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South Korea Fears Link To Virginia Shooting Could Stir Prejudice

Updated:
SEOUL, South Korea (AP) _ South Korea's Foreign Ministry said Tuesday the government hoped the Virginia Tech shootings, allegedly carried out by a 23-year-old South Korean native, would not ``stir up racial prejudice or confrontation.''

Late Tuesday evening in Seoul, the shooter was identified as Cho Seung-Hui, a senior in the English department, who the South Korean Foreign Ministry said had been living in the United States since 1992. Cho was the only suspect named in connection with the deadliest shooting rampage in modern U.S. history that left 33 dead.

``We are in shock beyond description,'' said Cho Byung-je, a ministry official handling North American affairs. ``We convey deep condolences to victims, families and the American people.''

The diplomat said there was no known motive for the shootings, and added that South Korea hoped that the tragedy would not ``stir up racial prejudice or confrontation.''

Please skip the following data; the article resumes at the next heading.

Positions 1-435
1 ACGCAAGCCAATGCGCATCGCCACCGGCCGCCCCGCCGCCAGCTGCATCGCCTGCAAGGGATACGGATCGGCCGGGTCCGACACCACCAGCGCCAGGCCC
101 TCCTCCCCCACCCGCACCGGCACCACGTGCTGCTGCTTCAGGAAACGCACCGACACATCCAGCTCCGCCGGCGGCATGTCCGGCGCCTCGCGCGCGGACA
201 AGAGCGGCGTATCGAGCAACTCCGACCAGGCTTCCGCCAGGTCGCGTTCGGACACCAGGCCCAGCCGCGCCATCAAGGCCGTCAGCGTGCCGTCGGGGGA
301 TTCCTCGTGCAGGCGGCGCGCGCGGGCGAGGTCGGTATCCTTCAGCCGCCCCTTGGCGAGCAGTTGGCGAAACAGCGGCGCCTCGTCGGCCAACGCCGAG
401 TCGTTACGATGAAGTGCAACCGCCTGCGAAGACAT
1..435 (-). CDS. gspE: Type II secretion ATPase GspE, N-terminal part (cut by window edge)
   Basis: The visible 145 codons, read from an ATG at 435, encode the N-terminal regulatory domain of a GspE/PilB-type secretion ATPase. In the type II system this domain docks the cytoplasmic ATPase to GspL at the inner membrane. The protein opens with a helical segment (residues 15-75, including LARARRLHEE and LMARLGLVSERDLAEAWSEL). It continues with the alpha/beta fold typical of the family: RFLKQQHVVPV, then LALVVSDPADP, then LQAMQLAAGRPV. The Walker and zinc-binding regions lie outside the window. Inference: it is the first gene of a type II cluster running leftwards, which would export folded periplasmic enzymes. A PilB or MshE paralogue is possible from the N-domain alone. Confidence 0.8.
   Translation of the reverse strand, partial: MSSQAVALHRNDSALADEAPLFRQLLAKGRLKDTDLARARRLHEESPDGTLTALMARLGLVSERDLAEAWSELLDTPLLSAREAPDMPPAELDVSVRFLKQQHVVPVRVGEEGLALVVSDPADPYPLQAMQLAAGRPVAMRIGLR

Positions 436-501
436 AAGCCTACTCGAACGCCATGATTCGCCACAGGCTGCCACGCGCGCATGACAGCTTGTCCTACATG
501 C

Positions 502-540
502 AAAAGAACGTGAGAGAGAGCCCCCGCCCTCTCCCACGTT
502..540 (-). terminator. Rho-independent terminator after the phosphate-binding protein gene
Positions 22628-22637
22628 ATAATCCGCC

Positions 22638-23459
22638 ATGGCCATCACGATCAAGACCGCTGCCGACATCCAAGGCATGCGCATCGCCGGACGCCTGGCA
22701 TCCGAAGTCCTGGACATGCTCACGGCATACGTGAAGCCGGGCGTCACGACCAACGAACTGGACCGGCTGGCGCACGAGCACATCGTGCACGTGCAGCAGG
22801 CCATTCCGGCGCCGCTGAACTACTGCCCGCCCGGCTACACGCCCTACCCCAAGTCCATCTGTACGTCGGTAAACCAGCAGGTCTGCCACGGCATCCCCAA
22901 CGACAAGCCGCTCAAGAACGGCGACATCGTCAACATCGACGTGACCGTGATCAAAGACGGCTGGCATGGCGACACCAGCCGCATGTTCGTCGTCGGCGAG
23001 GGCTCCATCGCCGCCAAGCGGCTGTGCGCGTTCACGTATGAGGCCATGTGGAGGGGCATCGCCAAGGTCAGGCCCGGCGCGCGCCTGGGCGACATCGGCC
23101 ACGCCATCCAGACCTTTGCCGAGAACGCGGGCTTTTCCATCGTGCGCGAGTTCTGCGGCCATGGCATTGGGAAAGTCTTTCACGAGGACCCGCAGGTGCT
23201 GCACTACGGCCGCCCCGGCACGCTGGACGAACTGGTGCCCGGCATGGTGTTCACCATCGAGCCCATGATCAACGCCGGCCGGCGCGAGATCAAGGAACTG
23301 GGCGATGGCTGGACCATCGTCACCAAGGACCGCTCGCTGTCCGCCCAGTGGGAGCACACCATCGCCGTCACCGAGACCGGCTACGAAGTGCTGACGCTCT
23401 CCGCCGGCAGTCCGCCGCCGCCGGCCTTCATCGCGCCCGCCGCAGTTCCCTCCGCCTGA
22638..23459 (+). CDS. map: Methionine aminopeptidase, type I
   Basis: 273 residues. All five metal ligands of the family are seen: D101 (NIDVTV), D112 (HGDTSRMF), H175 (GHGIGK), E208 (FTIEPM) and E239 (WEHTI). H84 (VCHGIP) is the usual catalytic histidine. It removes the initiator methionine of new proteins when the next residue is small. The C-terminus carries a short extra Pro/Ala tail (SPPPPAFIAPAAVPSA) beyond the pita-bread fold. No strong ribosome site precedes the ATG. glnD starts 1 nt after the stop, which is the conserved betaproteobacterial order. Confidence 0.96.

Kim Min-kyung, a South Korean student at Virginia Tech reached by telephone from Seoul, said there were some 500 Koreans at the school, including Korean-Americans. She said she had never met the shooter Cho. Fearing retaliation, she said South Korean students were gathering in groups ``as it could be dangerous.''

South Korean diplomats were traveling to the site of the shooting, Foreign Ministry spokesman Cho Hee-yong said.

Cho was in the U.S. as a resident alien with a residence in Centerville, Va., but living on campus, the university said.

``He was a loner, and we're having difficulty finding information about him,'' school spokesman Larry Hincker said.

Earlier Tuesday before it emerged that the shooter was from South Korea, President Roh Moo-hyun offered his ``deep condolences to bereaved family members and wished quick recovery of injured people,'' the president's office said in a statement.

A South Korean student was also among those injured in the rampage, and Roh instructed diplomats to care for the student and confirm whether any other South Koreans were hurt.

Despite being technically a state of war for decades against North Korea, South Korea is a country where citizens are banned from privately owning guns and where no school shootings are known to have occurred.

However, the country has not been immune from shooting rampages.

In 2005, a military conscript believed to be angered by taunts from senior officers killed eight fellow soldiers, throwing a grenade into a barracks where his comrades were sleeping and firing a hail of bullets.

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